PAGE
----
Mike had the ability to meet people and to gather friendships around the world. He went places most people don’t go to or care about in this sometimes darkened world in which he was always a light. He was always ready to get in there and do something to help people, not just talk about it. In a way you could say he lived around the world.

Jane Groh supported Mike in his calling while she pursues her own as a teacher. She has a great sense of humor as a teacher and the capacity to step in and teach recently immigrated students. Her students, often all male, call her “Teacher.” There are two adult children in his terrific international family, Aaron the engineer and Alicia.

Jane, Aaron, and Alica are suffering a very great loss, not the least of which is the loss of the companionship of a very knowledgeable basketball fan who loved to watch games together with them and to exchange comments and enthusiasms. The Groh family has done this through the years and, though I hate to say it, they have been Duke fans. Blessings on you Jane, Aaron, and Alicia. Blessings on Michael’s memory.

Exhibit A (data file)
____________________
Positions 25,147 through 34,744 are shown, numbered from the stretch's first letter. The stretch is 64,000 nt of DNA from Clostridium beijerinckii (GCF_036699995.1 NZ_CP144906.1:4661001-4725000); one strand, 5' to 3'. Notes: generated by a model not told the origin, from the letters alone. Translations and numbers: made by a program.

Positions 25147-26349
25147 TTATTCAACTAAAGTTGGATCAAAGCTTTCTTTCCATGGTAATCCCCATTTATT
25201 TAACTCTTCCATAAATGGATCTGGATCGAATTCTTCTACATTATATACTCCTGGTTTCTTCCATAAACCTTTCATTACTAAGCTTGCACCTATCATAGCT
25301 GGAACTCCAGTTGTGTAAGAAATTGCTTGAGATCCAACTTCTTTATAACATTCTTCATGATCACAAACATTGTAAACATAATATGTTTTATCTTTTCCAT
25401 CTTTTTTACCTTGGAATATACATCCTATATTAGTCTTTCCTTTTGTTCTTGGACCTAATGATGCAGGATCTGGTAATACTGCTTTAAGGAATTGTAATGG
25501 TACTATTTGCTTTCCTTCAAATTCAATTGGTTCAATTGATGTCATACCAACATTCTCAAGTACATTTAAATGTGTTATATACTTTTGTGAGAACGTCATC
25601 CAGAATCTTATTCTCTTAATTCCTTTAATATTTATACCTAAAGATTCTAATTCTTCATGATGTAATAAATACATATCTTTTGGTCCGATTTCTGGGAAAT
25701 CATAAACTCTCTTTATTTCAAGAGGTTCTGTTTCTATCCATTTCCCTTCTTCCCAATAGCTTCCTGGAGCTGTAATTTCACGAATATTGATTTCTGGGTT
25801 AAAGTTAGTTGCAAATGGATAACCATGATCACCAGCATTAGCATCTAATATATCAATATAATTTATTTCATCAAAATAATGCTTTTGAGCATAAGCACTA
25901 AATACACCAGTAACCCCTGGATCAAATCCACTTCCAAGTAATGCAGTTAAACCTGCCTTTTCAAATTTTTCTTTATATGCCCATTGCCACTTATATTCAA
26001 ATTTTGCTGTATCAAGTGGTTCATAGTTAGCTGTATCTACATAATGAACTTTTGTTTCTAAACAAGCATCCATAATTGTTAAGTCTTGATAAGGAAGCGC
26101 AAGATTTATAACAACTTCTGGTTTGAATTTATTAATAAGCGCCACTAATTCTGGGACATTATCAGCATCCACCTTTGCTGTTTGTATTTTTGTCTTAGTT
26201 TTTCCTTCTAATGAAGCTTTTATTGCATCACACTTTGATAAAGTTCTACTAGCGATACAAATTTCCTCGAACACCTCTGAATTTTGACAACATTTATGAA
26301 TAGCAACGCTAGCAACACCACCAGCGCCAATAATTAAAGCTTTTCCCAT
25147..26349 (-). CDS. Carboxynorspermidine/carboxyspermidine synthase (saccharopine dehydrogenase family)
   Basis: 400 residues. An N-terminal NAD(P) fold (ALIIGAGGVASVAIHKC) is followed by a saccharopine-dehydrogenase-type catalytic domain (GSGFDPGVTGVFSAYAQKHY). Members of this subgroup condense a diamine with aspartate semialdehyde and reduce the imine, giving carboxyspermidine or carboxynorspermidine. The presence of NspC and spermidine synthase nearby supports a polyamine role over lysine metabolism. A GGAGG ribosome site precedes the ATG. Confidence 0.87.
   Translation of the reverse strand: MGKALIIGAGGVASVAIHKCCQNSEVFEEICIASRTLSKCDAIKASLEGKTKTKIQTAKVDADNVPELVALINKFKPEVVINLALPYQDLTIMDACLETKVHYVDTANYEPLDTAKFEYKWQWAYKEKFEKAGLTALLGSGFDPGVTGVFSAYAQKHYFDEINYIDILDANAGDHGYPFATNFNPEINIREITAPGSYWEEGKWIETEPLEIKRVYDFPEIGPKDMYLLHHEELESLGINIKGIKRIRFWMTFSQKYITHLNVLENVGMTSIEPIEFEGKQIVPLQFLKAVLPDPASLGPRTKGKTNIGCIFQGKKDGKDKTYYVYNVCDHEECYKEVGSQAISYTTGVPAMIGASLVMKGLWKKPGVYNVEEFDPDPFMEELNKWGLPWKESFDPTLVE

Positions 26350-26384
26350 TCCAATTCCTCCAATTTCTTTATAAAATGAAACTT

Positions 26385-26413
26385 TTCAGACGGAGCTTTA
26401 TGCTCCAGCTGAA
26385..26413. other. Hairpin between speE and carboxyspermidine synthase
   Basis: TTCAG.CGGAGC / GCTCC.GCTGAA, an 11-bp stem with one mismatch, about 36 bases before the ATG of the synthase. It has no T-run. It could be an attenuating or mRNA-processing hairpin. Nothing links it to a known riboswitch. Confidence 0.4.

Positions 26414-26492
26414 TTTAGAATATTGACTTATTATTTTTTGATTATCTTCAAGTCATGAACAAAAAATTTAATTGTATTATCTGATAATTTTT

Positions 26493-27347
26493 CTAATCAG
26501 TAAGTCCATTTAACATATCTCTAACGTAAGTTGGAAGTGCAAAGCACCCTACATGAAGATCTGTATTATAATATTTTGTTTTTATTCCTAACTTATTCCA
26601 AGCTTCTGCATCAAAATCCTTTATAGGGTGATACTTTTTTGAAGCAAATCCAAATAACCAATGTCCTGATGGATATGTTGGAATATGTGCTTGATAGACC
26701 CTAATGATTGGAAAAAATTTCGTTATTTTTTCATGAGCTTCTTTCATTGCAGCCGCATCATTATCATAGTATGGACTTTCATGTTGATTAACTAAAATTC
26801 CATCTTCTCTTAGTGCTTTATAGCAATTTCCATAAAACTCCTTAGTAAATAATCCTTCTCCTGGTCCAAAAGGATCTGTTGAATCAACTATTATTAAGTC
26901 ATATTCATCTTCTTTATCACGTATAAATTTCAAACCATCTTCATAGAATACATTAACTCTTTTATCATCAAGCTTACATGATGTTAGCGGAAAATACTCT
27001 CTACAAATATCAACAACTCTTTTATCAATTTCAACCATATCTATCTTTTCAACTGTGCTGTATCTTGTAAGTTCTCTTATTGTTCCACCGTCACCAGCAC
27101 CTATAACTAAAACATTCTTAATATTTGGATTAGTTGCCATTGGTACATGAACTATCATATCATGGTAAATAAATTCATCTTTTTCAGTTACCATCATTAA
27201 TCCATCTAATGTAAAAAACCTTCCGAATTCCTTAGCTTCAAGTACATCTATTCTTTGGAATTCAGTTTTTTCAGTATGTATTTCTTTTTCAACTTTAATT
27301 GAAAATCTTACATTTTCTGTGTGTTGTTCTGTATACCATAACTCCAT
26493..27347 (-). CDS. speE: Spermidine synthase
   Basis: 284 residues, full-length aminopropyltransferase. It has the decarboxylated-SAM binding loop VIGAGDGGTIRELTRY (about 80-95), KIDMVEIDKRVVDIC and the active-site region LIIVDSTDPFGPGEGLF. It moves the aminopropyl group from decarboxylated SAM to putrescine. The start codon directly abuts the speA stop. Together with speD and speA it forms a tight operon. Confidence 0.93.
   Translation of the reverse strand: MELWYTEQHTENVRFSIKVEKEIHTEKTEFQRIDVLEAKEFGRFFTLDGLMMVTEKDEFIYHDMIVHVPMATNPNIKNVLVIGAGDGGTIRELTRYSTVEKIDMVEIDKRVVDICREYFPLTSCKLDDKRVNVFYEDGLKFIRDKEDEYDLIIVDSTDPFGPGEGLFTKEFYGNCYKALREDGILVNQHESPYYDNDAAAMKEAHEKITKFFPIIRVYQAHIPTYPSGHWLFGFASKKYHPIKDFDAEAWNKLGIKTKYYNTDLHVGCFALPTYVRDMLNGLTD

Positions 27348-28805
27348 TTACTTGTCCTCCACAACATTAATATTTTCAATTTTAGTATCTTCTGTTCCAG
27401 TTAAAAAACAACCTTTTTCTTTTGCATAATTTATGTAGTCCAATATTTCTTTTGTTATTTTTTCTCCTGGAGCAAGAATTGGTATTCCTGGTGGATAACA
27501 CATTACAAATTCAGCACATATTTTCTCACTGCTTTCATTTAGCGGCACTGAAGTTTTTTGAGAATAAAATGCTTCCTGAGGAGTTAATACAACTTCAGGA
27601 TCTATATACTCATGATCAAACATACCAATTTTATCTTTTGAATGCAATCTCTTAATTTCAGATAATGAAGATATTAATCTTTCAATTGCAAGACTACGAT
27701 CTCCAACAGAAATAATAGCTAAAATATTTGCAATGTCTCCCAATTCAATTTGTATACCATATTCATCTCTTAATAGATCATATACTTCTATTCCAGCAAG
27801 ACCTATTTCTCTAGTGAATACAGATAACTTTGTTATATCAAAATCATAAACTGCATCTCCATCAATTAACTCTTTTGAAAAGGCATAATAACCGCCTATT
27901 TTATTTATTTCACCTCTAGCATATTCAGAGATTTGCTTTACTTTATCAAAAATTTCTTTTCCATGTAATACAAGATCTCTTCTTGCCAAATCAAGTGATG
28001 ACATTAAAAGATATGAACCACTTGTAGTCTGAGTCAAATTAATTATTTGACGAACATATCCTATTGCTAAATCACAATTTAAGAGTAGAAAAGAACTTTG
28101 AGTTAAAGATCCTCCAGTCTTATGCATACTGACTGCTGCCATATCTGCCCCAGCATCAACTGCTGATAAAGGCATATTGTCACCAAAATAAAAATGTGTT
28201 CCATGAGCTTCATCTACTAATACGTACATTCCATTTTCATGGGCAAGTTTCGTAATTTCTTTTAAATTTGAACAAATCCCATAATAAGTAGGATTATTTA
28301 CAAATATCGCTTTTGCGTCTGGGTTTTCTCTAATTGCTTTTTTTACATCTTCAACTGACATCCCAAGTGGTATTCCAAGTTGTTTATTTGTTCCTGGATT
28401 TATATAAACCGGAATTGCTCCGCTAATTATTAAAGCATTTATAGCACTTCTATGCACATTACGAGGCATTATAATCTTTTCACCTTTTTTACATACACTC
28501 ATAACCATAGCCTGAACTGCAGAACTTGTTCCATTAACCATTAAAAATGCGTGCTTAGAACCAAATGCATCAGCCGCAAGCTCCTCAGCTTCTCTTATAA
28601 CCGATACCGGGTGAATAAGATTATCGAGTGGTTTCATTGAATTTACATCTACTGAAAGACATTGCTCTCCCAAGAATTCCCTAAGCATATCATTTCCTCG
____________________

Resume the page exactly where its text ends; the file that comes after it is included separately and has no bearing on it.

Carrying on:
We invite your memories and thoughts, if you knew Mike Groh. Please send your thoughts and memories to pietisten@mac.com

Michael’s contributions to Pietisten include "God's Pocket and the Woolly Marnmoth," in Volume VIII, Number 2, Summer, 1993.

Comments from Readers

I have very fond memories growing up and being surrounded by the Groh family summers at leech lake. But honestly one of my favorite things was rubber band fights in the Groh's living room. Now I know what your thinking, "kids shooting rubber bands at each other where was the parents when this was going on" but I have to tell you, Mike was always right in the middle in the heat of battle ready to nail you with "Big Red" if you dared stick your head out from behind the couch, or if you tried to make a daring scramble to the center of the living room in an attempt to restock your ammo.

My best wishes to the entire Groh Family,

Love, Chris Meads

Phil Johnson is Editor Emeritus of Pietisten.

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Sandy Johnson, copy-editor emeritus of Pietisten, earned her PhD in Organization and Development at the University of Minnesota. She lives in Minneapolis where she attends Bethlehem Covenant Church.

See all articles by Sandy Johnson

See all articles by Ted Meads